Blyth and Tyne_3
North Seaton gate box.

Unfortunately, limited time prevented me from looking in on Ashington signal box together with the remains of the Butterwell line, which is now closed, together with Newsham South (still active). Needless to say, the modelling potential of this area is not insignificant and I will visit the area again in the future to see how things progress! If signal boxes and semaphores are your thing, given the pace of change on the rail network, don’t let too much time pass before visiting the area. It may all disappear in a matter of days in favour of LED signals – efficient but sterile!

2mm scale masterpieces

November 3, 2013

Fence houses-1
Whilst I enjoy working on my N gauge Dudley Heath layout, those modellers working in 2mm scale fine scale are to be admired for their fine work and patience. Recently, I have photographed two superb 2mm scale layouts, both of which are models of prototype railways in completely different parts of the UK. The superb Fence Houses (Leamside Line) is a show-stopper layout belonging to Bob Jones. It has been photographed for BRM magazine. The Victoria Viaduct and River Wear scene at one end of the layout is a master piece whilst the care and attention to detail is evident right along its length.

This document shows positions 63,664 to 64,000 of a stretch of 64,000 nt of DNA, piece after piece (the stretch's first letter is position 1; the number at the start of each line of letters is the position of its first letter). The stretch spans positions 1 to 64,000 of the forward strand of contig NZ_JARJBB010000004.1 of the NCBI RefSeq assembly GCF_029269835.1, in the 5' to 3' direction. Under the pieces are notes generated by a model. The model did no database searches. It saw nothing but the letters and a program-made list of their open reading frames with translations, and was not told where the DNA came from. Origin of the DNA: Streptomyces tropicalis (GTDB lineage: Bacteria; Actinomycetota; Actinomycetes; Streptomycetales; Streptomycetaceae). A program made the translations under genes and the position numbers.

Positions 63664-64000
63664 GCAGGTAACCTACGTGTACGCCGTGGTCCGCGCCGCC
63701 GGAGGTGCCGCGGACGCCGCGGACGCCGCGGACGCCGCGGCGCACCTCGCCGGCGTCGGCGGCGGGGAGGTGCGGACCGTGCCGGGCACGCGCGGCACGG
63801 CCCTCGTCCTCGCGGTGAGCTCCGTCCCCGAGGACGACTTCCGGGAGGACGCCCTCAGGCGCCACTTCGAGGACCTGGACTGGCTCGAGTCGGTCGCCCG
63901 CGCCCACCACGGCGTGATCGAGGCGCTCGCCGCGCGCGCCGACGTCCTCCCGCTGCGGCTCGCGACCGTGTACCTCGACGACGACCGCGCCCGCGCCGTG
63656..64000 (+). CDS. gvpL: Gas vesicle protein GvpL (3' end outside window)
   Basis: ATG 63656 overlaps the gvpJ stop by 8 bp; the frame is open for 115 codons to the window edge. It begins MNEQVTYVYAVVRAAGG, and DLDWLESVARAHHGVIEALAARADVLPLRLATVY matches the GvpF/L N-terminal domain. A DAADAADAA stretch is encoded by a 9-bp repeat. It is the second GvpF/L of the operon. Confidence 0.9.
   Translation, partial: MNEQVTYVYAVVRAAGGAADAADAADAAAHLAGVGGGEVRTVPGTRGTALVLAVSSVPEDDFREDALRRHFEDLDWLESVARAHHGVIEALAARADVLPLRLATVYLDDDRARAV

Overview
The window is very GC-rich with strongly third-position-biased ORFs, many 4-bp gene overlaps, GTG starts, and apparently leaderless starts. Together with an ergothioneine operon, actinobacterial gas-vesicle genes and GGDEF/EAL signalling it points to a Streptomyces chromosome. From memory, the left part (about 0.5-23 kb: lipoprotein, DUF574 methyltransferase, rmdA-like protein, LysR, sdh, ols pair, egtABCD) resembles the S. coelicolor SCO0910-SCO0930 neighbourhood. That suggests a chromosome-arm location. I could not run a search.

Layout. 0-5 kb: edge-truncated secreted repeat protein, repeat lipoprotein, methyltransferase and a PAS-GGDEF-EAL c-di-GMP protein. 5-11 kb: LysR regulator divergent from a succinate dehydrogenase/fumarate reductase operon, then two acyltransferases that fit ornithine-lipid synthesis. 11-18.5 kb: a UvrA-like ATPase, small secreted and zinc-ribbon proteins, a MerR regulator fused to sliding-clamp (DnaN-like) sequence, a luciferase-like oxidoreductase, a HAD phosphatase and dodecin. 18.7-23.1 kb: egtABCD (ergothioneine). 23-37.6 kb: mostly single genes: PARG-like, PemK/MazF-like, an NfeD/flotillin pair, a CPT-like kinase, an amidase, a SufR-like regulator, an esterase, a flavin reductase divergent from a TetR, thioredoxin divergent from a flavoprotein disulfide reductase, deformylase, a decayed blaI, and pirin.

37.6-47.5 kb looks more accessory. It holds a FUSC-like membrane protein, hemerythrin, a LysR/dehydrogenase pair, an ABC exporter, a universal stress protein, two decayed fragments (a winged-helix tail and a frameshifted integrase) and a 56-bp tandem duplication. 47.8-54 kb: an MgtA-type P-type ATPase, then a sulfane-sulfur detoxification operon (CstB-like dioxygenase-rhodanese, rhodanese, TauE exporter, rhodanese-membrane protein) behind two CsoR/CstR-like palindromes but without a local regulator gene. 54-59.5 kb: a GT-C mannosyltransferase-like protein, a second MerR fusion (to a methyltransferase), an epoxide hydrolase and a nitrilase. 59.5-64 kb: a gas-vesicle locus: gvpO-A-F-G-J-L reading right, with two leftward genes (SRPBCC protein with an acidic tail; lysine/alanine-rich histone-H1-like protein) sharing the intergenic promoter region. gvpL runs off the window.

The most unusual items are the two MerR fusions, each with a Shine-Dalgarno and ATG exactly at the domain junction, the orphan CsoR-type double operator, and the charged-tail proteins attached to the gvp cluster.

Fence houses-2
No less impressive is the 2mm fine scale layout called ‘Banff’ which was built by Ian Noble. It too is a prototype based model beautifully portraying the windswept north coast of the outer Moray Firth (Banffshire) – a world apart from the Leamside line. The layout has been extended in recent times to include Knock station and the adjacent Knockdhu distillery, adding much to its appeal. Ian very kindly allowed me to photograph it for a Hornby Magazine feature.